The first generation of rappers were often (not always but often) people who had come up singing in church and/or with their pals, so they tended to have an intuitive connection between the relaxed, often syncopated melody-dependent rhythm of singing and the more rigidly rhythm-explicit (though still often syncopated) cadences of rapping.

And, in those days, of course, those cadences were more fundamental -- less stylistically evolved, more individualized and sometimes idiosyncratic seeming if only because there were fewer practitioners -- coming as they were at the beginning of a disruptive cultural shift that saw frequent stylistic and technical embellishments and internal shifts over following decades.

The rap of a half century ago was pretty different than rap today -- and that of today has seen stylistic fragmentation and cross-pollination from regional/stylistic school to school.

With that in mind, it might be instructive to expose such a client/friend/student to some old school that you think might help reveal those fundamentals.


You might also talk a little about about 'the ticks' and the imaginary divisions between them, playing some examples of how different rappers slice the time between the ticks, hitting some sub-beats while intentionally holding back (aka a rest in notated music) on others.

You might even talk to him about how some rappers engage in 'bending' or swinging the cadence of their delivery over a given metric unit, say a bar or two (but also maybe over a sub-measure length of time).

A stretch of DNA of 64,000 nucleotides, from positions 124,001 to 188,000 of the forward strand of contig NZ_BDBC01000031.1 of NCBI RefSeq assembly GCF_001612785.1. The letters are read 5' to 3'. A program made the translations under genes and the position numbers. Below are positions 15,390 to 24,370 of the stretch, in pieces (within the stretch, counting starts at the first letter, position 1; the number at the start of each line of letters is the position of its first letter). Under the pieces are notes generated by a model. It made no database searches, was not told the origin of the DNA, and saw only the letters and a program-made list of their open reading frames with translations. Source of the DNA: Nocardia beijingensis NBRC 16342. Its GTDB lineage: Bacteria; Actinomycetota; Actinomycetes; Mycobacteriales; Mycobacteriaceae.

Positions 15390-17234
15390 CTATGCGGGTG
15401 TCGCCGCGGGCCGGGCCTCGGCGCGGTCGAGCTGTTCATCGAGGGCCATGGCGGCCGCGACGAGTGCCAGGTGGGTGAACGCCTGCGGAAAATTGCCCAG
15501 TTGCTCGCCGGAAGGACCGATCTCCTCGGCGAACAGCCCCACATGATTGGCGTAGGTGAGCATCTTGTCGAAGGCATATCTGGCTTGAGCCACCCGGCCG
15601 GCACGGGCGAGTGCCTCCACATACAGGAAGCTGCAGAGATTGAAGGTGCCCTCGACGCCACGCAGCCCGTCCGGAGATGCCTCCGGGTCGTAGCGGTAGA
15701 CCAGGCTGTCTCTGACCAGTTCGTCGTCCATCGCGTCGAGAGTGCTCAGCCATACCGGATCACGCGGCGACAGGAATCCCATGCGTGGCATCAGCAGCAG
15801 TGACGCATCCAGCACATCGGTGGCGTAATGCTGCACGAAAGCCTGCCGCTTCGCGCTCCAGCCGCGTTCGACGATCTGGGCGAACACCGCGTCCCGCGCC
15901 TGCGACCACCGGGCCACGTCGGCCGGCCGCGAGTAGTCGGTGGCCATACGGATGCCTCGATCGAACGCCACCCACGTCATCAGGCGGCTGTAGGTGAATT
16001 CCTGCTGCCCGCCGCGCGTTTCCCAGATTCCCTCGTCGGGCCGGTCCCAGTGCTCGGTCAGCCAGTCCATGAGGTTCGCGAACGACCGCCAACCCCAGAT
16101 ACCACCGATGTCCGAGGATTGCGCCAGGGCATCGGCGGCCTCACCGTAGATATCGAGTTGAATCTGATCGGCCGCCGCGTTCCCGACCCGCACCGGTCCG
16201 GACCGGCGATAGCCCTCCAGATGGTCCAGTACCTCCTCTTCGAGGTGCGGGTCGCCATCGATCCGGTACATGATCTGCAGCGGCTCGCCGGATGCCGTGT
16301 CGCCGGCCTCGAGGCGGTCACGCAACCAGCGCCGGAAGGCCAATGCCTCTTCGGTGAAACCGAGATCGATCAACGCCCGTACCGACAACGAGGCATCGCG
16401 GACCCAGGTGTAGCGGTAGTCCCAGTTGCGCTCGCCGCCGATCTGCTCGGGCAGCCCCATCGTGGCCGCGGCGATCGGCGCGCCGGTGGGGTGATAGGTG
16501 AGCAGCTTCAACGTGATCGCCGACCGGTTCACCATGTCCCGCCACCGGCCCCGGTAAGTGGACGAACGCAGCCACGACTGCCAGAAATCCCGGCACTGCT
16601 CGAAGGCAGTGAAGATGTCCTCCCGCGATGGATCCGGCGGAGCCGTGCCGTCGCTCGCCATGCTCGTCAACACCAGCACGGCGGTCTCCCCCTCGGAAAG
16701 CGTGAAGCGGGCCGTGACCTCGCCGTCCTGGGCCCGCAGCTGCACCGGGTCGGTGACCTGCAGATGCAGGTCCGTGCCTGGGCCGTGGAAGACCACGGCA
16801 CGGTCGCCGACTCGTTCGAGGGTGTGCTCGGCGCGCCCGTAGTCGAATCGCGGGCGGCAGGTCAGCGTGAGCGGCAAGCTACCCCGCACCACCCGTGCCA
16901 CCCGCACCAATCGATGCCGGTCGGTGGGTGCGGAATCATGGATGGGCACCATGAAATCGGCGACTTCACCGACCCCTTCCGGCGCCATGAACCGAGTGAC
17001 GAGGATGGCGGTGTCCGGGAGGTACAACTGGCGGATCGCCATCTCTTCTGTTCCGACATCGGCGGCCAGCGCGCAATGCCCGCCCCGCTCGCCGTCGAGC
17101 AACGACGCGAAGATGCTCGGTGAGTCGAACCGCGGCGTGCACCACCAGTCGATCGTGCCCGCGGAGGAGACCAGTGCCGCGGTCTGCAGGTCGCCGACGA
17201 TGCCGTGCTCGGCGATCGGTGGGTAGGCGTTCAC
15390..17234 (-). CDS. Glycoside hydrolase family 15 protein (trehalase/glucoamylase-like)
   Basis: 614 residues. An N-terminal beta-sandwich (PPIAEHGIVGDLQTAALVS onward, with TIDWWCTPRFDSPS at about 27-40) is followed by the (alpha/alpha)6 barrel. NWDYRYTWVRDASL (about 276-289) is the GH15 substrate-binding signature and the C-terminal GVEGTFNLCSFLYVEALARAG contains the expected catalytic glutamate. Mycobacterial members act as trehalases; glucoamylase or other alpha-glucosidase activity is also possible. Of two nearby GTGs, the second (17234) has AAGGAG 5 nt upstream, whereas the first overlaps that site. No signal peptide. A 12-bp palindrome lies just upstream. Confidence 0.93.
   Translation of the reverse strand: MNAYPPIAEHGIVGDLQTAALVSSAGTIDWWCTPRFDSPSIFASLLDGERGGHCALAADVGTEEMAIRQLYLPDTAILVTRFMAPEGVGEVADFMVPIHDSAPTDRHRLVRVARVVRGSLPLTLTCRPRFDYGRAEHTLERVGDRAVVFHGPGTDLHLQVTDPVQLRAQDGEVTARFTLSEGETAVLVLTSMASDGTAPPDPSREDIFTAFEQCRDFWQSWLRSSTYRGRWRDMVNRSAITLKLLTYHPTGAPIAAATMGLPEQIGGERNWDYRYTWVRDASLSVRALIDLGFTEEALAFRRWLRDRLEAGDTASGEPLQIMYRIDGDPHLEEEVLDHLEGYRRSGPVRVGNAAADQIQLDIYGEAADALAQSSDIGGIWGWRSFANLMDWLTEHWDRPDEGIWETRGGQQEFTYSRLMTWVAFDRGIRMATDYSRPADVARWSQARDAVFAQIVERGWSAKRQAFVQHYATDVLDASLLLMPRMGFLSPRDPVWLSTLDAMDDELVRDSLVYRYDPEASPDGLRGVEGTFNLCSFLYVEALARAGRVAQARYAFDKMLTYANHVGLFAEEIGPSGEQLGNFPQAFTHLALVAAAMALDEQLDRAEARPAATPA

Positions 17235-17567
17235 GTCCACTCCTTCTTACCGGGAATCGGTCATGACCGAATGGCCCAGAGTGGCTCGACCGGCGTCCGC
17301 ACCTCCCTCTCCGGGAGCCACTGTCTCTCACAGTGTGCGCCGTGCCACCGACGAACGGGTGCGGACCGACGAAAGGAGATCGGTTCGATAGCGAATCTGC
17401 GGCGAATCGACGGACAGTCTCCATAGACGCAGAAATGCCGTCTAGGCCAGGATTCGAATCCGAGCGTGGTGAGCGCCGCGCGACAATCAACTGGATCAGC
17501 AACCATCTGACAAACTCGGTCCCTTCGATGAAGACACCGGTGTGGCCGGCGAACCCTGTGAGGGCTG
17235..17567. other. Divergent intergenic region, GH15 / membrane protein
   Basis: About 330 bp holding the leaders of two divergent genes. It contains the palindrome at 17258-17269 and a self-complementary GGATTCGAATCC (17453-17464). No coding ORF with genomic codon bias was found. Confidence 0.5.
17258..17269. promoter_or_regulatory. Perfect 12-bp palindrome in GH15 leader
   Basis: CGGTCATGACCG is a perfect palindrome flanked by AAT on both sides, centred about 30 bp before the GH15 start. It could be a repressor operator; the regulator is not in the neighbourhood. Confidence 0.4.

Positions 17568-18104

Also worth discussing is the notion of 'rhyming' the rhythm -- where you repeat a given rhythmic figure/cadence (it's very natural to do it if you're rhyming lines that match up with fixed metric sequences/lines -- say rhyming at the end of four bars.

Finally, while this next suggestion might be difficult for someone who works exclusively orally/by memory, if your talent writes down his rhymes -- or is at least comfortable following rhymes printed out on a page or screen -- it might prove very helpful to go through the rhymes with him and decide where the the rhythmic hits should be and mark it on the page.

(I usually use just a single pen stroke right over the syllable that falls on the downbeat and any other landmark beats I might need -- I also use dashes between syllables and long dashes for rests in the lyrics to help make syncopations more explicit -- all of that helpful in firming up a performance arrangement -- and really helpful if I come back weeks later, you bet. I'm typically working these days with sung lyrics, but the principles are the same. For screen-based work, since it's hard to line up stuff on the line above under normal circumstances, I bold those downbeat and or accent syllables; you could even use color for sub-measure divisions. )
Old 5 days ago